Airtel’s Quarterly Profit Plummets 73% As Jio Continues Pricing War

The tremors of Jio’s entry into the telecom space in 2016 are still being felt across the industry.

Airtel’s profit has dropped 73% to just Rs. 97 crore for the quarter ended June 2018. Over the same period last year, Airtel’s profit had been Rs. 367 crore. Airtel’s revenues fell too, down 9% from Rs. 21,954 crore to Rs. 20,080 crore. While a 73% fall in profit looks dire, analysts had estimated that Airtel would fare even worse — street estimates had said that Airtel would report a loss of  Rs. 308 crore this quarter.

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“Our investments have led to some opex (operational expenses) headwinds in this quarter, but we remain focused on structural cost containment through our War on Waste program,” said Gopal Vittal, MD and CEO, India & South Asia for Airtel. “With consolidation largely done, the secular opportunity of the Indian telecom market continues to excite us and we remain committed to offer best-in-class services to all consumers.” 

Airtel might be hinting that the worst is behind it, but Jio’s dirt cheap data plans have hit the company’s bottom line particularly hard. In the 4th quarter of 2017-18, Airtel had reported its first ever quarterly loss in 15 years, netting a loss of Rs. 652 crore. To make matters worse, Jio seems to be thriving, in spite of having initiated the pricing wars. In the last quarter of 2017, Jio had announced a profit of Rs. 504 crore; the following quarter, it did even better,  announcing a profit of Rs. 510 crore.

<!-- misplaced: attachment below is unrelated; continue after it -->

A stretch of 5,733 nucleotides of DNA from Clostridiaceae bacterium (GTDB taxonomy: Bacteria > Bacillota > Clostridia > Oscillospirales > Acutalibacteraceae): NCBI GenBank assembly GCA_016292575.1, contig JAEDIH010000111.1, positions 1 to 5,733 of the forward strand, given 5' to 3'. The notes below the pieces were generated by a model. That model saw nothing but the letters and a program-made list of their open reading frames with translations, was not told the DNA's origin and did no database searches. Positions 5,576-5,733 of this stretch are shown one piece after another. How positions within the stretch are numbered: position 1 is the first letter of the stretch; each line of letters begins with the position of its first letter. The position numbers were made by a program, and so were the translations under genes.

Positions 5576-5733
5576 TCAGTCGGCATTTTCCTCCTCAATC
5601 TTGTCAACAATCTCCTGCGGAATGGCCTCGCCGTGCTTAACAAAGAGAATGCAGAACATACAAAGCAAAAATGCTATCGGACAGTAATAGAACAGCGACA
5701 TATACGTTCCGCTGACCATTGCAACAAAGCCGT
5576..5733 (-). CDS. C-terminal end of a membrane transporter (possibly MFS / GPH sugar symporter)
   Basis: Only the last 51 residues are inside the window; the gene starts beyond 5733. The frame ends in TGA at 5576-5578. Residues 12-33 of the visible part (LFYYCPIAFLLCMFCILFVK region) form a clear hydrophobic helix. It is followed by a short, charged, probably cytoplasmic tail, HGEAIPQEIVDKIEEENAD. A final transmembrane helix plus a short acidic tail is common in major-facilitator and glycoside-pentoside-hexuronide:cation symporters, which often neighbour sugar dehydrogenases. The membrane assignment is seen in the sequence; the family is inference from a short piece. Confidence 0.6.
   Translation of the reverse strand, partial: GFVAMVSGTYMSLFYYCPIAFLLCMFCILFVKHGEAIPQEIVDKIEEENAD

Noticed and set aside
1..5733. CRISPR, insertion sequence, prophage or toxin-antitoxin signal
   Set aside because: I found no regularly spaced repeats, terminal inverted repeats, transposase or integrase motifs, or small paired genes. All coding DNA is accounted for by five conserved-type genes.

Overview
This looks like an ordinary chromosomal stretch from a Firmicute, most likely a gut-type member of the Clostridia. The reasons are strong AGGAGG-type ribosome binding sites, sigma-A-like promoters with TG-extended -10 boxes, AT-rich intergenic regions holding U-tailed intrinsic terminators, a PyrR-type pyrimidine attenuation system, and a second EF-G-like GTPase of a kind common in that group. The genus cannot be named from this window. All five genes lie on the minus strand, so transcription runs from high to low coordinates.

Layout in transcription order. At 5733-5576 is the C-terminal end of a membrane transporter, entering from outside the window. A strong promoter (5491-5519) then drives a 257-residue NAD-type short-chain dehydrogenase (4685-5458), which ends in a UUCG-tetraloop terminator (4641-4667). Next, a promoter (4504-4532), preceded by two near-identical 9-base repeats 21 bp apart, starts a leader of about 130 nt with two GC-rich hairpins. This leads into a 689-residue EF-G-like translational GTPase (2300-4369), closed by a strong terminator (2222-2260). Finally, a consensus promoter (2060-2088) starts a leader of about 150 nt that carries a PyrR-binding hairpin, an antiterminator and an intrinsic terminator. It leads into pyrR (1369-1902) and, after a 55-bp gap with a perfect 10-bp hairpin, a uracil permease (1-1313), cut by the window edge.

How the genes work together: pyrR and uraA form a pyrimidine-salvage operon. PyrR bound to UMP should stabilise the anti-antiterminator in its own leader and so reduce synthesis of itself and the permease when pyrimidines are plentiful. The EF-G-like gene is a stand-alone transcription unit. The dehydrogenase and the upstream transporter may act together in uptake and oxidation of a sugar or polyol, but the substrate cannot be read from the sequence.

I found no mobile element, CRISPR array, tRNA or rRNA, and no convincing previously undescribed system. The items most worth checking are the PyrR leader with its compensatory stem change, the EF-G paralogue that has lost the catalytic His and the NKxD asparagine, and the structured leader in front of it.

Airtel isn’t the only company that’s been affected by Jio’s pricing wars. Since its entry, smaller players like Aircel and Reliance Communications have chosen to bow out, finding themselves unable to compete with companies with deeper pockets. Other players have chosen to gang up against Reliance — Idea and Vodafone have announced their merger, and the combined entity is expected to become the largest player in India’s telecom space.

But while this upheaval has sent companies scurrying to compete, it’s also meant that the Indian consumer now has access to exponentially cheaper telecom services. Thanks to Jio’s maneuvers, voice calling is virtually free now on most operators now, while data plans are faster and more plentiful than ever before. Before Jio’s entry in 2016, a 100 MB data plan could cost upwards of Rs. 100; now virtually every operator provides more than a GB a day for an entire month for around the same price. It remains to be seen how the telecom space will reorganize after Jio’s onslaught, but no matter who ends up coming on top, the eventual winner might just end up being the Indian consumer.